To check the behaviour of our blast wave implementation, we have modelled a box of cells on a spherical grid section of , and in each and direction. There is neither an external potential, nor does any other force (e.g. centrifugal) apply. The overall density is set to , and the temperature to which is a common value for disk material in the models presented below. An energy equivalent of 100 SNe, or erg, is released at right in the centre of the box as described above, forming an over-pressured, expanding hot gas bubble within a few 10,000 years (Figure 4). There is no cooling taking place in this test run. We follow the bubble expansion over , tracing the distance between the shock front and the centre of explosion (Figure 3) as well as the energy decrease with time. The shock front in the underlying model is found to expand with a law, as expected. Note however, that this is the expansion behaviour as expected from a bubble produced by one single SN. Superbubbles powered by many SNe spread out in time should rather expand with (Oey 2009). This is because all of our bubble-producing SNe are triggered in one cell within one time step, as resolution prevents us from spreading SNe reasonably in space and time, in order to produce more realistic superbubbles. We estimate that this effect increases our bubble sizes artificially by about 25 per cent despite the smaller expansion rate, as we start out with a much higher energy. On the other hand, we find that about 10 per cent of the initially released energy is lost by numerical effects within the first 100,000 years, however, any further loss thereafter is comparatively small. Because the advection step of our code conserves only the thermal and not the kinetic energy exactly, preferably the kinetic energy component will be lost. Figure 4 shows two snapshots of the SN bubble evolution, respectively 0.1 and 2 Myr after the event was triggered; the inner, rarefied region carries the internal energy. The kinetic energy resides within the compressed high-density region surrounding the bubble. Its slightly asymmetric form and imbalances in the kinetic/thermal energy distribution are a result of the coarse implementation.
3.3 Setup, boundary and initial conditions
|Resolution111For the angular coordinates, the resolution at the inner and outer radial boundary is given.||SN energy222The energy released by a SN event is subdivided into a kinetic and a thermal component.||Event size||Res.333The term ’Residual density’ refers to the density left over in a cell after being subject to a SN event.||Halo|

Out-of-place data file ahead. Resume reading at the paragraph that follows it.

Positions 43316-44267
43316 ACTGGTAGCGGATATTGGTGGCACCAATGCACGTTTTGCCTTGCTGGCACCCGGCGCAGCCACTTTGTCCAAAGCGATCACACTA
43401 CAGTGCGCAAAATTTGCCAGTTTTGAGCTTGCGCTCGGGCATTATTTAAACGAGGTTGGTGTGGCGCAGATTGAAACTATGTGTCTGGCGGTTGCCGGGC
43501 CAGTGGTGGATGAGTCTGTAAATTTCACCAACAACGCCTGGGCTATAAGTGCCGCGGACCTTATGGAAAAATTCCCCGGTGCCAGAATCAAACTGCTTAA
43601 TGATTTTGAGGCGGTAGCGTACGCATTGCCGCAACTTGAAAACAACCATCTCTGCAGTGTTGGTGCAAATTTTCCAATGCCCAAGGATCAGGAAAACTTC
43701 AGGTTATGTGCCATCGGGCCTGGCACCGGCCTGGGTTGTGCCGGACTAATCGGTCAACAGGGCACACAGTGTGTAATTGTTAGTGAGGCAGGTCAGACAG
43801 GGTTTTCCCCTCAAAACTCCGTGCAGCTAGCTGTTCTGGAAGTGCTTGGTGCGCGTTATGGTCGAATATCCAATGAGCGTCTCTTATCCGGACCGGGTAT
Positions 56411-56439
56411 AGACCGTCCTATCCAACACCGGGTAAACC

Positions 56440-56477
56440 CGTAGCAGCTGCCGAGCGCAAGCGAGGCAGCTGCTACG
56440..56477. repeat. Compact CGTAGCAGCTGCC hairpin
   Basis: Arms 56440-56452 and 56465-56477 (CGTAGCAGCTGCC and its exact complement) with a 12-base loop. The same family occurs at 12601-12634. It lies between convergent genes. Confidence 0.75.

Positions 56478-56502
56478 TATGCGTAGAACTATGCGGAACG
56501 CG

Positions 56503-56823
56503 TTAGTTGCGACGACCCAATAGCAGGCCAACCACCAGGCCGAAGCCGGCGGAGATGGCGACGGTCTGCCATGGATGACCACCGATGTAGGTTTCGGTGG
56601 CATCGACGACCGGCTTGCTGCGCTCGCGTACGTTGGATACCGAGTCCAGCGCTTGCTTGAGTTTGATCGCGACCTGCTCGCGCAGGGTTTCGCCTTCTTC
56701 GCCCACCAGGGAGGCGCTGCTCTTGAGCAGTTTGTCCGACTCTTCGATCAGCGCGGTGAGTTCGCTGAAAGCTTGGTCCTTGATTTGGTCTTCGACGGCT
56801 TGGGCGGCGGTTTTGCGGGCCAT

We run our simulations on a 3D spherical grid, with the radial dimension extending from 0.4 to 10.2 kpc, the polar angle covering a section between and , and the azimuthal angle covering only a narrow ’wedge’ of the disc within and in range. Note that the space close to and as well as the one at must be omitted, as due to the spherical geometry grid cells within this space would become increasingly narrow. This in turn would lower their crossing timescales significantly, requiring high computing times for the innermost zones. The simulation of just a small azimuthal sector of the disc instead of the whole -range implies large-scale rotational symmetry. We have also performed control runs relaxing the assumptions about the azimuthal extent (STaz) and the polar-axis cutout (STpol). The polar axis cutout affects the energy fluxes by about 10 per cent. Otherwise, the effects are minor and are discussed in the appendix.
For the main runs, the simulation domain is divided into grid cells in , and directions, respectively. Thus, a region near the disc midplane at is spatially resolved to
(compare Table LABEL:tab-sims for details). Our choice made here concerning the resolution will be explained in more detail at the end of this section. We choose reflective boundary conditions for the lower boundary and the upper and lower boundaries each, whereas on the outer boundary in -direction inflow and outflow of material shall be permitted. The boundary conditions for the boundaries in azimuthal direction () are chosen to be periodical. Table LABEL:tab-sims shows the total set of simulations performed in the frame of this work with their respective parameters.